Unintended Consequences

In 1984, the U.S. Congress passed the National Minimum Drinking Age Act. States were required to raise the drinking age to 21 or lose 10% of their federal highway funds. All 50 states eventually raised their drinking age.

The main rationale for raising the drinking age was to reduce highway accidents. In fact the number of alcohol related traffic accidents has reduced since the drinking age was raised. But prior to 1984, alcohol related traffic accidents had already started to decline due to stricter law enforcement. Traffic accidents related to alcohol are the most common among newly legal age drivers no matter their age.

Raising the drinking age has had mixed results and is still hotly debated. But when you look at the unintended consequences of the legislations, the efficacy of the legislation is more in doubt.

The legislation hasn’t stopped underage drinking. It is estimated that 17.5% of alcohol sales are to underage drinkers. What the legislation has done is to create a situation where young adults violate a law as one of their first acts when reaching maturity. The respect for the rule of law is eroded at a very young age.

Underage drinking has become something glamorous and a sign of defiance of societal norms. All of the educational efforts devoted to teaching of civic responsibility are negated when young people flout the underage drinking laws.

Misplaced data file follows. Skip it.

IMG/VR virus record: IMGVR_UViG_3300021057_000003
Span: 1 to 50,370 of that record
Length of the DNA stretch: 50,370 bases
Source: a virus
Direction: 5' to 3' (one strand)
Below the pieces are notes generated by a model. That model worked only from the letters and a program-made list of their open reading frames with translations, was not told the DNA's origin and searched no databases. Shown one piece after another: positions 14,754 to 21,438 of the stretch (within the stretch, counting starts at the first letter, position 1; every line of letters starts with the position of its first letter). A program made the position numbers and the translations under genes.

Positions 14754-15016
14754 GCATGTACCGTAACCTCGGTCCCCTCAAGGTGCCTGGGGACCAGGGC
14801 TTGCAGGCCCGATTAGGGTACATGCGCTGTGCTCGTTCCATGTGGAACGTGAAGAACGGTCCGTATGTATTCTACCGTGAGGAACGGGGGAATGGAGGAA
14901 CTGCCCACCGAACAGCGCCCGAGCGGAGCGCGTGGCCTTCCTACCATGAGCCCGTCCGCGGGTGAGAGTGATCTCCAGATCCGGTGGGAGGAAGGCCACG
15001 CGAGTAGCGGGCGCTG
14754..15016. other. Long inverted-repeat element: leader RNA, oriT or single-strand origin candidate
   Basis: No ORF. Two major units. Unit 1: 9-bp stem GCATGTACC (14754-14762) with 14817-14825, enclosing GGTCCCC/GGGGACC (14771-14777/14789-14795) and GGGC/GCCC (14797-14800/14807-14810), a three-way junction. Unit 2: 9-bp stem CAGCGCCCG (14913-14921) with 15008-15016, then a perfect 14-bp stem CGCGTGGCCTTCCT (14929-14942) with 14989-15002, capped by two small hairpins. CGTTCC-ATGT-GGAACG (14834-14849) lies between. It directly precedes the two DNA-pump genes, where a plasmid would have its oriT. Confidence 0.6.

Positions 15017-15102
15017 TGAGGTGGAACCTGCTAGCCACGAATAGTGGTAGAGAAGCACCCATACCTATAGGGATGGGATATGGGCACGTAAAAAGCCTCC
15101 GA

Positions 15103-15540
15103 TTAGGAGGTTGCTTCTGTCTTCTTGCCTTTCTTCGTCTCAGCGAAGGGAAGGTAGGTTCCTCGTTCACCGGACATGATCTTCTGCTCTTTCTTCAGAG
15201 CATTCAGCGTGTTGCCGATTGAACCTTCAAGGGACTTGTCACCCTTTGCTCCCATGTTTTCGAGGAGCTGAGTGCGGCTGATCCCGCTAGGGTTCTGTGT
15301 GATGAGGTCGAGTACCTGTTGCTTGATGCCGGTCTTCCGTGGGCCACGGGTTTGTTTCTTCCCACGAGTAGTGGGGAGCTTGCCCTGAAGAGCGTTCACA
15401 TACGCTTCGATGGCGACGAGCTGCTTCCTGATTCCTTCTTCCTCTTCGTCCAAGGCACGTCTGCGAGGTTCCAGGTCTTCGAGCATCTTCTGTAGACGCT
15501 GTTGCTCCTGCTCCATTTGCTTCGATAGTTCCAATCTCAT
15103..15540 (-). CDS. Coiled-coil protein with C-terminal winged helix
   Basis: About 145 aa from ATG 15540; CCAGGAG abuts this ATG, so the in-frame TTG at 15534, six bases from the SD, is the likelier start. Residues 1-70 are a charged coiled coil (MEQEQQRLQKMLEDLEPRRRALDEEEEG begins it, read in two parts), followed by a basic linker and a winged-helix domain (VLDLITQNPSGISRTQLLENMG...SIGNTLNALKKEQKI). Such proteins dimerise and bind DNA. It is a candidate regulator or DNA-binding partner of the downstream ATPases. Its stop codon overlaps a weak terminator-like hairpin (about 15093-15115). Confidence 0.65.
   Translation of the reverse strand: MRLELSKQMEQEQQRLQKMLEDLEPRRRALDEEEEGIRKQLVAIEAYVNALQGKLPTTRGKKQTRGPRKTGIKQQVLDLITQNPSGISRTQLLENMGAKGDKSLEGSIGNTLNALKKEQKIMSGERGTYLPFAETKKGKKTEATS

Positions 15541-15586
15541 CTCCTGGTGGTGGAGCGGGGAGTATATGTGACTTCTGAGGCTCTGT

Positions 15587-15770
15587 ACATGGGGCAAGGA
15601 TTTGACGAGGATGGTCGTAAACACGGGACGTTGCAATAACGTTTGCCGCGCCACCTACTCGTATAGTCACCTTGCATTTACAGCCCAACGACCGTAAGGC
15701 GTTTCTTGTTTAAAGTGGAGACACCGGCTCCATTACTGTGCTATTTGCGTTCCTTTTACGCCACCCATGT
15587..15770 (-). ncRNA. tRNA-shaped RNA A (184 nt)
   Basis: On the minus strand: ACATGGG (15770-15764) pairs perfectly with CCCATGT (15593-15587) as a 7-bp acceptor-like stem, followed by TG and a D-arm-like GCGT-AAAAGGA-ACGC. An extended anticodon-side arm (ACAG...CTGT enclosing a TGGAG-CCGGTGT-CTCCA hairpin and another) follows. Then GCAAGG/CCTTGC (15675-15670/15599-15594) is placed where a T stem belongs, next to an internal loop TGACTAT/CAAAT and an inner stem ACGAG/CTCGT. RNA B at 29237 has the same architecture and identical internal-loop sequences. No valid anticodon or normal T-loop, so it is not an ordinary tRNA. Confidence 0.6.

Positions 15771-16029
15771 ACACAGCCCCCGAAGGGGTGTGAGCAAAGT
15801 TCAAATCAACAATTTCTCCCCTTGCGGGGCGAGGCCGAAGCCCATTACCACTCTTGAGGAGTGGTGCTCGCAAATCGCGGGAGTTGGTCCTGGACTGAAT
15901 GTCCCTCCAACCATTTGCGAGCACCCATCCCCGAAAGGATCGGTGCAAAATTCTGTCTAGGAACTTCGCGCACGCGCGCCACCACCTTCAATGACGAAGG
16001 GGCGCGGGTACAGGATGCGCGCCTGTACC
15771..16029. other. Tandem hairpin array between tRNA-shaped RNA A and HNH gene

There are pros and cons to debate about the appropriate drinking age. But there is no doubt that there are unintended consequences of this legislation. Often these unintended consequences are not examined when societal leaders are pursuing a remedy to a problem. We tend to focus on the surface level issues without considering the subsequent consequences of the remedy.

The unintended consequences are predictable when we think of possibilities first rather than answers. Possibilities can be explorative and think beyond the surface level issues. They can also encompass all of the ramifications of different approaches to the issue.

Just imagine how different legislation would look if it were initially framed as possibilities which considered a range of consequences. Just imagine the thinking required to generate these possibilities. Would it require experts or would the insights of citizens be more useful? Just imagine how the consideration of possibilities might reduce the impact of influence peddlers on remedies.

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“There are downsides to everything; there are unintended consequences to everything.”  – Steve Jobs

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